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Canada 2003
Directed by
Guy Maddin
99 minutes
Rated M

Reviewed by
Bernard Hemingway
3 stars

The Saddest Music In The World

Cross-fertilize L'Age D'Or with The Marx Brothers, add a touch of German Expressionism and sprinkle into the mix some David Lynch and Tim Burton and you might come up with something like Guy Maddin's black musical comedy.

Whilst the film with its silent era stiltedness initially suggests the work of a precocious art student, Maddin's work goes back to Tales From a Gimli Hospital which was made in 1988, and unlike most such films, which tend to be heavy on the quotation and parody of predecessors and to trade overmuch on their off-beatedness without achieving a sense of wholeness, this film sustains a consistent level of quality throughout.  \Whilst impressively well-made, both for its budget and in terms of technical realization, visually inventive and with excellent performances from all the cast members how many people will go for its deadpan macabre humour is another matter.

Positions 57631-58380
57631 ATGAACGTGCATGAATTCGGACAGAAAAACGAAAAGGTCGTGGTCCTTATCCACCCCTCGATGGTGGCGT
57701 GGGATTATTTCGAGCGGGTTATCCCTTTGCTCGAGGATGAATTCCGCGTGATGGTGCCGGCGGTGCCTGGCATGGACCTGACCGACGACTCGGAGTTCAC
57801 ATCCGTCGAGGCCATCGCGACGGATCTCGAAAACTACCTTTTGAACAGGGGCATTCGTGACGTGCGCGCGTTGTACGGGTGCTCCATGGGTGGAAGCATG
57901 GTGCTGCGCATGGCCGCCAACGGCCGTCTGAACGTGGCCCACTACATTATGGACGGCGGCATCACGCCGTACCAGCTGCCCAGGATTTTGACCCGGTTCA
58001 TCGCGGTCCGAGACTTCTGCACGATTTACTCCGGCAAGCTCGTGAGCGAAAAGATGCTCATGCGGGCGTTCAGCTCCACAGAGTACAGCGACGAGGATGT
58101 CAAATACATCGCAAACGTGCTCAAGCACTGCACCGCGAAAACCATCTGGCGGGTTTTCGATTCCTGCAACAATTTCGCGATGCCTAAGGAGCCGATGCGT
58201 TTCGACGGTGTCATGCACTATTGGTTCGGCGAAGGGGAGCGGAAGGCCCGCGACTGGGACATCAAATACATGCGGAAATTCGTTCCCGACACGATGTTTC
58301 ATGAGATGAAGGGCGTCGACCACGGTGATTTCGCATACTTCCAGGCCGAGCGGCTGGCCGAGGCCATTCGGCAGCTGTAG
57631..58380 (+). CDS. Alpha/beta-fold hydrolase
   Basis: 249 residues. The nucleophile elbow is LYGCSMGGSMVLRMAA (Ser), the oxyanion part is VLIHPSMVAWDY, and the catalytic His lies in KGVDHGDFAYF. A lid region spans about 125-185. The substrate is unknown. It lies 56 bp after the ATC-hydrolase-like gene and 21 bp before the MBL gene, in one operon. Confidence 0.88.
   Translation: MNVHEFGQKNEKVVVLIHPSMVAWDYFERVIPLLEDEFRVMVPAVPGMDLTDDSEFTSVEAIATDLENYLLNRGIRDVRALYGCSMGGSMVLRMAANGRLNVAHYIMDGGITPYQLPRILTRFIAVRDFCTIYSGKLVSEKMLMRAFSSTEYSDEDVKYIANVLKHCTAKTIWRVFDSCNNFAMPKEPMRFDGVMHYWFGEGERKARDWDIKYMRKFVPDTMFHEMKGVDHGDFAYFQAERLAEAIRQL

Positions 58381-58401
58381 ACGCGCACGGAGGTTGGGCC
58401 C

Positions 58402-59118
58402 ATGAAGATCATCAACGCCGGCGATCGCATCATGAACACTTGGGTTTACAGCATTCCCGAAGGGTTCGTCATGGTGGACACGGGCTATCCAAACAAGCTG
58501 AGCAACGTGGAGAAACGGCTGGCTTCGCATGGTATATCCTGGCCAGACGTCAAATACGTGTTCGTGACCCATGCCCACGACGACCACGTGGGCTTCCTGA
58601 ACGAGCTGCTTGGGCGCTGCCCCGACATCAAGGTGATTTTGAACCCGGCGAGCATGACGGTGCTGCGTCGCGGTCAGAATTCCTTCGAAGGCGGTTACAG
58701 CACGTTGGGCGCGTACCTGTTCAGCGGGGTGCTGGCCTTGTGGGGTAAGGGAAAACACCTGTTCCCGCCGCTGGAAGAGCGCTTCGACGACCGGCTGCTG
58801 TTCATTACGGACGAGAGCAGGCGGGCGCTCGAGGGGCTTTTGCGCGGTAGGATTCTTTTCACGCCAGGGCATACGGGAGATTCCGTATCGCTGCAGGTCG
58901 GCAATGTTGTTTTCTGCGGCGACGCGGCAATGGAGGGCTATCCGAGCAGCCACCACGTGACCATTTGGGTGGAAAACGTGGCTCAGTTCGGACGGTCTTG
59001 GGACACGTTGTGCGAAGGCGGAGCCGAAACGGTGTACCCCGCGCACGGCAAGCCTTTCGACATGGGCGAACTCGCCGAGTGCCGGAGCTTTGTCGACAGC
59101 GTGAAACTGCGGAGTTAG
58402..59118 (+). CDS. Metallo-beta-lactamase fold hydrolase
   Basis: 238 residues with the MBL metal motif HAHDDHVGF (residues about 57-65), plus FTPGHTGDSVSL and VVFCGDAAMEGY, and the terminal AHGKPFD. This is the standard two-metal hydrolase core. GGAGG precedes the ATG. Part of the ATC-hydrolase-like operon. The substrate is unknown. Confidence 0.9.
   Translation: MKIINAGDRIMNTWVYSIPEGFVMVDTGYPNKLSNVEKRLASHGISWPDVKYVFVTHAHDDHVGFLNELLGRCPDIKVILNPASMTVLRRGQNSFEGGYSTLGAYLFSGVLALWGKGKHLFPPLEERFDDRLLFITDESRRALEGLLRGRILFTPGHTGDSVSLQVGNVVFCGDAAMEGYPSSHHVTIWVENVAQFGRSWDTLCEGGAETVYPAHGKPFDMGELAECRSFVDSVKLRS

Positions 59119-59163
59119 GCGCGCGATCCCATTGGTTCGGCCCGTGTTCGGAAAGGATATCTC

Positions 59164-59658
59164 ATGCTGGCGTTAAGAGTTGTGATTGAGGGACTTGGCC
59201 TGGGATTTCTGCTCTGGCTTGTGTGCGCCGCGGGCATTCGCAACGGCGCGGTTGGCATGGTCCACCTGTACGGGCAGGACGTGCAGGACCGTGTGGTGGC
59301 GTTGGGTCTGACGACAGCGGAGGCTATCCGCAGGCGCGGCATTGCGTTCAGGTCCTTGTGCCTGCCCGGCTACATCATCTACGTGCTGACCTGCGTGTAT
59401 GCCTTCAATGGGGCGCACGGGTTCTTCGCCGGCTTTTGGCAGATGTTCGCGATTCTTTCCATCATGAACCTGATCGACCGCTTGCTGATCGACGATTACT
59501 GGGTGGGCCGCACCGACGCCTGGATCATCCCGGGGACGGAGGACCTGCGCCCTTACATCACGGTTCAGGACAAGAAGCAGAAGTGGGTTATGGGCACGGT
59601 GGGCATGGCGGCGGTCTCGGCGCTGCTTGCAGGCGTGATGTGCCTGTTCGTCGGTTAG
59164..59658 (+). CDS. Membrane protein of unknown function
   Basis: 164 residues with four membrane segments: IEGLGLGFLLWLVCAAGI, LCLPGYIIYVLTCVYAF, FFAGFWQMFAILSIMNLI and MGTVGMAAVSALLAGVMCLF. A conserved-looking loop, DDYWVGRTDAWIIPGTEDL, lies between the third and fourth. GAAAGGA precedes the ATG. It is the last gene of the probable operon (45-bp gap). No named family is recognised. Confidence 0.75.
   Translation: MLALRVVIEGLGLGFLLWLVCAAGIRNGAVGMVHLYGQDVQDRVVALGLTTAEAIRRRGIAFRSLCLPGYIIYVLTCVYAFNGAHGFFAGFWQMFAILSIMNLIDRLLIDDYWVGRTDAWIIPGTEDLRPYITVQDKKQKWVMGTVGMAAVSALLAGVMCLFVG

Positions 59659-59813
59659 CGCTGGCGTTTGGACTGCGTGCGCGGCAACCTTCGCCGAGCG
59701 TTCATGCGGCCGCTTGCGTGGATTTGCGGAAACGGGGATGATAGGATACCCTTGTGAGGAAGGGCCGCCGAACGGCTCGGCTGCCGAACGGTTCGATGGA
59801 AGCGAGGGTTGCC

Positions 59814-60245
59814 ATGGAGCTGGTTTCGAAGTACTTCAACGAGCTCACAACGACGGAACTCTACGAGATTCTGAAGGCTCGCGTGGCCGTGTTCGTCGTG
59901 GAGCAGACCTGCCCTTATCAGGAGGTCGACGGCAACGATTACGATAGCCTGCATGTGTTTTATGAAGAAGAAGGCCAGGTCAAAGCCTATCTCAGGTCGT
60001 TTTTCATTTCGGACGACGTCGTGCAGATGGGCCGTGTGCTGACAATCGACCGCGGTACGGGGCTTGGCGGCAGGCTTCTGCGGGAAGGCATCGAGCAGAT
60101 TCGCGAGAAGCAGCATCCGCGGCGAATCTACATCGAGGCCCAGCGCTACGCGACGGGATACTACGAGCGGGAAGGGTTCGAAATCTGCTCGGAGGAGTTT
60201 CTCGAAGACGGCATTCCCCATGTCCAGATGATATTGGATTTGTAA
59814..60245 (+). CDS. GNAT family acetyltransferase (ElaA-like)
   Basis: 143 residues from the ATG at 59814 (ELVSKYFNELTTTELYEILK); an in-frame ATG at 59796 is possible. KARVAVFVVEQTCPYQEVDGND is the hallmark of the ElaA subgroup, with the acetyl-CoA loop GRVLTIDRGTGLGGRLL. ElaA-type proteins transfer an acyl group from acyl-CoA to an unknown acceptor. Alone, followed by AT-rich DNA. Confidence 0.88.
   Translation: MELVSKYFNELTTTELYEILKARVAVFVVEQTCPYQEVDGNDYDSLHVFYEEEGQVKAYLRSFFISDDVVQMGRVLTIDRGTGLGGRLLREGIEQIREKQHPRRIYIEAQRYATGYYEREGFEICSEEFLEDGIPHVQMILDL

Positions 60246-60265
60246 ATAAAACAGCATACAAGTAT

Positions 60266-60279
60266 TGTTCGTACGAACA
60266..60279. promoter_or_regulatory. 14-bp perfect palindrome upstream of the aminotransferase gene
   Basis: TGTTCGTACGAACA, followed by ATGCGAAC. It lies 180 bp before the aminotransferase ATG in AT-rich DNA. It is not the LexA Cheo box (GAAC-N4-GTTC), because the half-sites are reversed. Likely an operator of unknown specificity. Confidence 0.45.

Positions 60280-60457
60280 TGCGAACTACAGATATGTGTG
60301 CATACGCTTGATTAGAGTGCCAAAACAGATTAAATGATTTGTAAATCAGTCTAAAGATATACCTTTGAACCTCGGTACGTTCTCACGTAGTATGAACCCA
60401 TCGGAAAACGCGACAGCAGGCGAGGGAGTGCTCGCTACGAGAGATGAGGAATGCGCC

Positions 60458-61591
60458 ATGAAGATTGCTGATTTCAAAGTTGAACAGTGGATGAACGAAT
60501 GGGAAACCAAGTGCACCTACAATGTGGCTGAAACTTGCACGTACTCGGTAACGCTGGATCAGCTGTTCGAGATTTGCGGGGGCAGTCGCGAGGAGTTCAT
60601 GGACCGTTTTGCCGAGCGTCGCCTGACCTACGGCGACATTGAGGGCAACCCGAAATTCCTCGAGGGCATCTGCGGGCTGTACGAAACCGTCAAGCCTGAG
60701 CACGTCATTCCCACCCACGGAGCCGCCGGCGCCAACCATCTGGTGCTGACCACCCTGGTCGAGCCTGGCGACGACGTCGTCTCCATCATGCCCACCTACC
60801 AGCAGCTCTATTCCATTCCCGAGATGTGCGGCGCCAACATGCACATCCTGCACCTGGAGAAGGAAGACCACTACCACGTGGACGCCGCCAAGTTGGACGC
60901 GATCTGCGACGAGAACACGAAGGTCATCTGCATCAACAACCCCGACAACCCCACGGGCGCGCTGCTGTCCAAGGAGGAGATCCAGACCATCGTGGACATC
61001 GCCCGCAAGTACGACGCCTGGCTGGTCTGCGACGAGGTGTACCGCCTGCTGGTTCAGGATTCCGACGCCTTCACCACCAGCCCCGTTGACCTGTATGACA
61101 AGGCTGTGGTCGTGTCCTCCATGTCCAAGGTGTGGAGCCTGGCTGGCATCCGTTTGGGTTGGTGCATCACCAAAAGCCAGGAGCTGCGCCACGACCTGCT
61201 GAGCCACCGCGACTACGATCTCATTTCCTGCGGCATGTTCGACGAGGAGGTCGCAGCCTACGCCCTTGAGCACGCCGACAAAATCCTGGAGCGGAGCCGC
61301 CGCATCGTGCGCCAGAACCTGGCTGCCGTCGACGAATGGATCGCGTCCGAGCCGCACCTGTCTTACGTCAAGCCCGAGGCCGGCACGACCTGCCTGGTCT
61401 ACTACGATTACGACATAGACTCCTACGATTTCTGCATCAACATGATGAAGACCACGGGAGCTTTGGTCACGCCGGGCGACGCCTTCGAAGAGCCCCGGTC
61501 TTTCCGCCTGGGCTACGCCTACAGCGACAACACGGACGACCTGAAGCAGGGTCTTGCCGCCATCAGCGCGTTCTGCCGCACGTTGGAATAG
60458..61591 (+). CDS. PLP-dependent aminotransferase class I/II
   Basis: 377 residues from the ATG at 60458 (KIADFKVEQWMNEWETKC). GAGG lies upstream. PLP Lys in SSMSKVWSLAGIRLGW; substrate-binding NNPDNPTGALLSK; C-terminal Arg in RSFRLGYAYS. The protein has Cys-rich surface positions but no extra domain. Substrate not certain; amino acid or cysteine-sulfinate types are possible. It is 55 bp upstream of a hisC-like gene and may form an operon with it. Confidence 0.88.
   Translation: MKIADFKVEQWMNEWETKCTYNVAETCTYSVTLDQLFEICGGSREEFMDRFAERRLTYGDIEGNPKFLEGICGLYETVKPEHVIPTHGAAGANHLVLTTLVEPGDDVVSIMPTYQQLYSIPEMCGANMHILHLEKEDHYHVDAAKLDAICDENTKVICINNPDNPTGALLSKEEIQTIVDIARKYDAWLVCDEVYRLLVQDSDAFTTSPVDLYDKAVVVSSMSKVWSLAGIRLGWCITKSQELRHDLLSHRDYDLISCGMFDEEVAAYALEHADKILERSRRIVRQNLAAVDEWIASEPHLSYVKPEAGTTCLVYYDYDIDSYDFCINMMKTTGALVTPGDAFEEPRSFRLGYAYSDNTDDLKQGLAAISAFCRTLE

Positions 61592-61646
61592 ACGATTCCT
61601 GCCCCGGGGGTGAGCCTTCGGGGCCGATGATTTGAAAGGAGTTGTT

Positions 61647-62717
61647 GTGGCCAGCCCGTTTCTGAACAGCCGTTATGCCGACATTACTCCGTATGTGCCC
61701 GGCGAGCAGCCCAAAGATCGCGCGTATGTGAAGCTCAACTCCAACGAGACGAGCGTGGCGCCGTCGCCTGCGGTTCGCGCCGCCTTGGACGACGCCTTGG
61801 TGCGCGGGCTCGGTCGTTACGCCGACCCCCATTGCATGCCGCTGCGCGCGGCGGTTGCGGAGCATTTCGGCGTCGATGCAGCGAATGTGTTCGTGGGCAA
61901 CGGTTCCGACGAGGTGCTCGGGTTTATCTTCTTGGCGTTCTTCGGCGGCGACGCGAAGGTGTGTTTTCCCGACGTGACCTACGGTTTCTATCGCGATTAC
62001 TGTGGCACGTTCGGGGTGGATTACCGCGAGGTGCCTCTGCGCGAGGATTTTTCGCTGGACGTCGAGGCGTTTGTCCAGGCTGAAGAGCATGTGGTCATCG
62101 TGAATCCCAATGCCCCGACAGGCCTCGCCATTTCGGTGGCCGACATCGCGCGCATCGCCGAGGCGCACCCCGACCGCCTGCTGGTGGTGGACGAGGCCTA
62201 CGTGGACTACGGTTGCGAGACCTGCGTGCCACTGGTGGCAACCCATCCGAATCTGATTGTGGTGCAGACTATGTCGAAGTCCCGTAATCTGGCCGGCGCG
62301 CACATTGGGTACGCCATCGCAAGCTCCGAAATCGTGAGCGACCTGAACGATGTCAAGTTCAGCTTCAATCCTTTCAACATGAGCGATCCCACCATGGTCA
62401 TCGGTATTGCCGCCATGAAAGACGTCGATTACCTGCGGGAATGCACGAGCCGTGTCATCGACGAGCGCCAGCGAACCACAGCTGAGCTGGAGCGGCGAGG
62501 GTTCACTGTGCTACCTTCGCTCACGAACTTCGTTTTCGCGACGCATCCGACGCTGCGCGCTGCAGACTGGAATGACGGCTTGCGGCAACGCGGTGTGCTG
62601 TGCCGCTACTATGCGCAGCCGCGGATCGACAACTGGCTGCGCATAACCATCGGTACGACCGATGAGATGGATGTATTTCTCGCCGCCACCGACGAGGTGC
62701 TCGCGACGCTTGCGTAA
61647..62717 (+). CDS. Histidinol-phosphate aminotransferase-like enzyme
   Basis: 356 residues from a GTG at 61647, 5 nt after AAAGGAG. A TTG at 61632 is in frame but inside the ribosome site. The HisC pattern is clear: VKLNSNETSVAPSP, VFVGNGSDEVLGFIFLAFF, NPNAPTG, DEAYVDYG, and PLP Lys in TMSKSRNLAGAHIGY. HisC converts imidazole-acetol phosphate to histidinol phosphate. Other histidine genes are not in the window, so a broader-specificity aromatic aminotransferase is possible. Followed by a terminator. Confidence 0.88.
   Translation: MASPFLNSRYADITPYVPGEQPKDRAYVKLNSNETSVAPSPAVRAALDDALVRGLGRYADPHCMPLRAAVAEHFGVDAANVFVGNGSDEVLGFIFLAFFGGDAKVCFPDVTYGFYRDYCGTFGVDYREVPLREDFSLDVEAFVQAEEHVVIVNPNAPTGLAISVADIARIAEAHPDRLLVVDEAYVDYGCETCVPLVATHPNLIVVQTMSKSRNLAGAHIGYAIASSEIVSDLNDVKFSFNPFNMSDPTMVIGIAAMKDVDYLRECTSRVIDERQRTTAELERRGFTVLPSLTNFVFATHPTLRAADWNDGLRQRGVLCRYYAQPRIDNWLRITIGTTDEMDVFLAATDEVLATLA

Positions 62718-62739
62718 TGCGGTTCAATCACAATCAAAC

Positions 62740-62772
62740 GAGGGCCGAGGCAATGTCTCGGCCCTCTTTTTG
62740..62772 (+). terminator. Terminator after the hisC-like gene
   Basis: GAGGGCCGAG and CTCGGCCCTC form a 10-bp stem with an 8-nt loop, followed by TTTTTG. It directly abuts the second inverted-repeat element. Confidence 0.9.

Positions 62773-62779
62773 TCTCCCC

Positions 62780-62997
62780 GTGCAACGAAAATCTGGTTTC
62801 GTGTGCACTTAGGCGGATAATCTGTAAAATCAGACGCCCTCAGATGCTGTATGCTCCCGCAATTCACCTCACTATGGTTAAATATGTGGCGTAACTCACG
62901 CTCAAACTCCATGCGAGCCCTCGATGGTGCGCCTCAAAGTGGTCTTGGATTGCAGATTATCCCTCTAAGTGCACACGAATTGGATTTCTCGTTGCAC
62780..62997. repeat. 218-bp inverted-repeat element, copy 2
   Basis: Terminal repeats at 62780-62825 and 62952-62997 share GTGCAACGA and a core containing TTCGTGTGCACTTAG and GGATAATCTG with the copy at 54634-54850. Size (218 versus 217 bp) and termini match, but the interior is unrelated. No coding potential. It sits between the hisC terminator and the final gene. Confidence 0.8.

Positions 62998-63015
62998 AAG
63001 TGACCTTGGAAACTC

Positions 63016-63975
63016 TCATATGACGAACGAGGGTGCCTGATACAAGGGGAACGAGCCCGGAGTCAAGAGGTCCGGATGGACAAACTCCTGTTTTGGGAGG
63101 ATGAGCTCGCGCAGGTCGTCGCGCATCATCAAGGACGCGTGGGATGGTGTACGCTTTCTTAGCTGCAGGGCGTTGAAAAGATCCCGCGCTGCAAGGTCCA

Set in Winnipeg in 1933, brewery owner and double amputee Lady Port-Huntly (Isabella Rossellini) is running a competition offering $25,000 "in Depression era dollars" to the performer of the saddest song. To the contest comes the American Chester Kent (Mark McKinney), his amnesiac lover, Narcissa (Maria de Medeiros), Kent's brother Roderick (Ross McMillan) who keeps his son's heart in a jar in his pocket and their father, Fyodor (David Fox) who cut off Lady Port-Huntly's legs when drunk. These characters form the nucleus of the drama which is interspersed with excerpts from the musical contest. Rather surprisingly, the screenplay, by Maddin and George Toles, is loosely based on a work Kazuo Ishiguro, author of 'The Remains of the Day' and who is also credited a collaborator on the screenplay.

 

 

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